Saturday, June 27, 2009
Wednesday, April 8, 2009
Doesn't sound too scary you say? Fool, I say. Picture this, you are new to the country and you walk into one of several mobile phone stores in your new town's large market place. You are planning to buy a mobile (never say "cell phone", nobody will know what you are talking about) so that you can be connected to the strange world around you. It seems easy enough. Things are going well until the shopkeeper asks for your passport photos. What? You panic a little. No one told you that you would need one, is it a scam? (New comers are always suspicious.) Luckily, you remember you have one in your wallet, leftover from your passport and visa applications, so you hand it over. Whew, that was easy. Until your bank asks for one, then the Residents Welfare Association in your neighborhood wants one, your employer needs three, the appliance sales guy takes another, the dentist and the doctor each demand their due, your children's new school wants three just for the application and before you know it there are hundreds of little thumb sized photos of you and your loved ones floating around the country!
The photos required to enroll our children in school nearly pushed me over the edge. (Watch the running total.) We had to hand in five photos of the child (5), one of Mr. Smith and one of me (7) with every application (42). Then, days before school actually started, twelve more of Mr. Smith (54), Number One Son (66) and I (78), plus two more of each child (90), for ID cards. Are we done? No way! On the first day of school, Almanacs were sent home with each student. These serve as a sort of appointment book for the year and the daily source of communication between parent and teacher. Each book requires two more pictures of the student (102), their parents (126) and their older brother who might pick them up from school at some point in the future (138). Are you catching a glimpse of the mania?
This evening when Mr. Smith gets home from a long day at work, guess where we are going? To get new photos taken, of course! The well has run dry and we wouldn't want to be caught without.
- Item - Admittance to school for six children
- Cost - 138 passport photos
- Item - Knowing my kids are being educated plus a couple of quiet hours to read and write blog posts
- Cost - Priceless
Sunday, March 15, 2009
As I have no new ideas for posts, I have decided to look through our pictures from the last few months and share a few of the best. I hope you all enjoy it! First up is our Charlie Brown Christmas Tree. In December I found myself unprepared for a Christmas in India. We had assumed that we would always be in the US for our holiday season, but a couple of unplanned trips home last year changed our plans, as well as our budget. With the knowledge that I had to buy gifts, a tree and a complete set of decorations, I will admit that I skimped on the tree. When we pulled the tree out to assemble it, I realized that it was far too small for our large room and high ceilings. Next I noticed that the middle section was actually smaller than the rest of the tree! Apparently some other Christmas tree in India has our middle section. On top of all that, it seems that the photographer had a little too much non-alcoholic eggnog and couldn't focus the automatic camera! But we all loved the tree and by Dec 25 we had convinced ourselves that it was beautiful. Having said that, I am sure that next year our Indian decorations will look gorgeous on a new tree.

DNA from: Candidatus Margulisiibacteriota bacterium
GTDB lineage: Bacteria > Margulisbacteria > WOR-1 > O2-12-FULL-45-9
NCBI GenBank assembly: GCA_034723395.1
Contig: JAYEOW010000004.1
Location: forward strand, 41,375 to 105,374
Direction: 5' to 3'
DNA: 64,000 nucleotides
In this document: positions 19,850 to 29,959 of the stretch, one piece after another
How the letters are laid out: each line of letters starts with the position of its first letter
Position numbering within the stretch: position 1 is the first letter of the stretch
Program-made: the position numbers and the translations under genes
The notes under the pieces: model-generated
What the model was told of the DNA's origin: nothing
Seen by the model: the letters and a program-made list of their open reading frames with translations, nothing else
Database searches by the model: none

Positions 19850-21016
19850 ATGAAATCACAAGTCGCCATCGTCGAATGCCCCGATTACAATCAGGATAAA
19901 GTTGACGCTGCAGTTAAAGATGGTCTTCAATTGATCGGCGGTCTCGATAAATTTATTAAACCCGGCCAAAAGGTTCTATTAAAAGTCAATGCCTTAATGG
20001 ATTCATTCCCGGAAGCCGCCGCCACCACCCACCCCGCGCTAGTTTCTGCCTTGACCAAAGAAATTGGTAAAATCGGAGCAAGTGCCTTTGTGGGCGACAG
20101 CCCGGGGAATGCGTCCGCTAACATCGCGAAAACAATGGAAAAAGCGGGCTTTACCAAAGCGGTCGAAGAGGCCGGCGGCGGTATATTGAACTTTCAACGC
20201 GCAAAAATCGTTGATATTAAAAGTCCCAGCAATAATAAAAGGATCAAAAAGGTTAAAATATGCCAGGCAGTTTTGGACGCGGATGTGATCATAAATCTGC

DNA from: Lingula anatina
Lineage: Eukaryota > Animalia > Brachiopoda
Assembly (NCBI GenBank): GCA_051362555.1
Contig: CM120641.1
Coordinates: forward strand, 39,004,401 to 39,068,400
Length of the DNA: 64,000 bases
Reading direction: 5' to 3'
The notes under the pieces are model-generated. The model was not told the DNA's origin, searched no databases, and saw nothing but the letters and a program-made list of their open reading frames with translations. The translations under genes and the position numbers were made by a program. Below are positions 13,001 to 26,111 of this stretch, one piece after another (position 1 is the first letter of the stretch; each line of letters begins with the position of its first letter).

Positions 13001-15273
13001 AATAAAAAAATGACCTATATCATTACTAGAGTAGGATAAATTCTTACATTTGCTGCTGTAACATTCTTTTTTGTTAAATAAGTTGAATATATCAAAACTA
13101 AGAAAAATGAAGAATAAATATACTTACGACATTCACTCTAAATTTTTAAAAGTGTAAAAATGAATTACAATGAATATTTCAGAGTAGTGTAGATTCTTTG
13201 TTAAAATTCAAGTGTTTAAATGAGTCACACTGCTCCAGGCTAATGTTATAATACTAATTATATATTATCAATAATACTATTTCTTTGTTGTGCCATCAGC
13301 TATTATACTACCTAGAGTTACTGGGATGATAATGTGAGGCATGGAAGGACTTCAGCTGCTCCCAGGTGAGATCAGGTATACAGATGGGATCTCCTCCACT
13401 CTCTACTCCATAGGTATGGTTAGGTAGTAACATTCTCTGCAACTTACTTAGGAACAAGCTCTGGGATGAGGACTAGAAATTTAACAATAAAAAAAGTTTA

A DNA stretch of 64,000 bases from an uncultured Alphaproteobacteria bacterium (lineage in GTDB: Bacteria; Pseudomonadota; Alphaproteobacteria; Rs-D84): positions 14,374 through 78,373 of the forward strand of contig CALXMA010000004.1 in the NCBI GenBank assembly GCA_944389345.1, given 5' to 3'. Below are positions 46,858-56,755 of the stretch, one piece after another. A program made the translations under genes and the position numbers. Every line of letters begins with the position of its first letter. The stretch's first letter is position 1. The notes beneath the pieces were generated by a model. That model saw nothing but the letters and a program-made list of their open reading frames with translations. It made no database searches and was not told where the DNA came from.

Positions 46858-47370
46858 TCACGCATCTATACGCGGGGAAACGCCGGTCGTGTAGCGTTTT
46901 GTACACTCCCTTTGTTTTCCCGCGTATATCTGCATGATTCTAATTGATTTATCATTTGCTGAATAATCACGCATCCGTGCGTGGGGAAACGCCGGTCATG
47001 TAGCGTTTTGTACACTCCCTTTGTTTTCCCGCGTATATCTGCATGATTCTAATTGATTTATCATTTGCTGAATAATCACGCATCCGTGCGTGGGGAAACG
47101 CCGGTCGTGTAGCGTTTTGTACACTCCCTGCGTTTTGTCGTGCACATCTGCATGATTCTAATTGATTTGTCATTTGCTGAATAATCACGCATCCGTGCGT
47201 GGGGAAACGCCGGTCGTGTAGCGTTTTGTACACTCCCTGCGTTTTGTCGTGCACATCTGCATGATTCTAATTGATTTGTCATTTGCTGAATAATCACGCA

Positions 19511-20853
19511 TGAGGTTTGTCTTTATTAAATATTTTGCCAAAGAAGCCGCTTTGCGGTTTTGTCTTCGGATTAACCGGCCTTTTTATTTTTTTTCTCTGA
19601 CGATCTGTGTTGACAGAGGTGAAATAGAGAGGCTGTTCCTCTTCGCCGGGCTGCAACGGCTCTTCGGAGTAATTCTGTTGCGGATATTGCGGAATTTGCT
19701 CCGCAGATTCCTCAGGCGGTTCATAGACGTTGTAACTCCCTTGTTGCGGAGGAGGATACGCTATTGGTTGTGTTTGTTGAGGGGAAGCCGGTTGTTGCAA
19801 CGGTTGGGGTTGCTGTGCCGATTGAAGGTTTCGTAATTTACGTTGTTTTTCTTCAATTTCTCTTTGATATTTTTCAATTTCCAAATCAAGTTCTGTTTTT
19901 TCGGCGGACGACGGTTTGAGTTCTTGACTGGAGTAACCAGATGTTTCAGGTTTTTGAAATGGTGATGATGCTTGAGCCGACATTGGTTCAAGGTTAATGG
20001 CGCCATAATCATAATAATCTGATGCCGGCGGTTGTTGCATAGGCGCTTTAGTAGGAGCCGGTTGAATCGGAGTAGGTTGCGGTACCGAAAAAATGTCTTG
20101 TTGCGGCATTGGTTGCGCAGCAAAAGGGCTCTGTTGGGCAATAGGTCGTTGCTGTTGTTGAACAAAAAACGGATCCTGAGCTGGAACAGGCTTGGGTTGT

But did you know we already had an unofficial pet?
This is Jenny. Jenny is a stray who spends most of his time just outside of our gate. Yes, I said "his". When we first arrived, my kids named him Jenny. Soon after, it was pointed out that Jerome might be a more suitable name, but it was too late. Jenny stuck. Jenny was much smaller and much skinnier back then, but after a month or so of eating our leftovers, Jenny's ribs disappeared and my kids had a loyal friend.
Earlier this year Mr. Smith and I went away for a weekend in Mumbai (Bombay). I met some great people and saw some amazing sights, but my favorite was...
And To The Right, More Laundry!
This laundry facility services the hotels and the hospitals in Mumbai. I never ever want a job there, but it is an amazing sight to see.
It's good to know that after being here for two years there are still new things to see and try. I have no idea what this fruit is called, but it was super, super sweet and kind of buttery tasting. It was too rich for me and to be honest, the sliminess was a little off putting. I have kind of a thing with food textures. If any of my readers happen to know what this is called, please, clue me in.
It Is A Thing Of Beauty
Church has been an adventure here. You might remember that last September I mentioned a few problems we had been having. Before that, we were meeting in our home. This month we have started meeting in a building that is in a market area, not a residential neighborhood, and one that is actually outfitted like a church.
Next To Shawn Bradley, Even Number One Son Looks Small!
You May Remember That Last Year Dennis The Menace Was Not Into Holi...
This Year He Felt Differently
The final picture comes with a bit of an announcement. The six school age Smith kids are going back to school! We have many reason for this decision: We found a new school, our kids are more comfortable here now, I am no good at homeschooling and finally...
My Kids Have Way Too Much Time On Their Hands!
Wednesday, February 18, 2009
Turbans, Dhotis, Kurta Pyjamas and Curly Toed Shoes
Then Winter rolled around again and for the first time I noticed The Sweater. Any American who has spent a winter here knows just which sweater I am talking about. I have heard it referred to as fuzzy, furry, grassy and sparkly, but they all mean the same sweater. I give you India's version Winter Wear.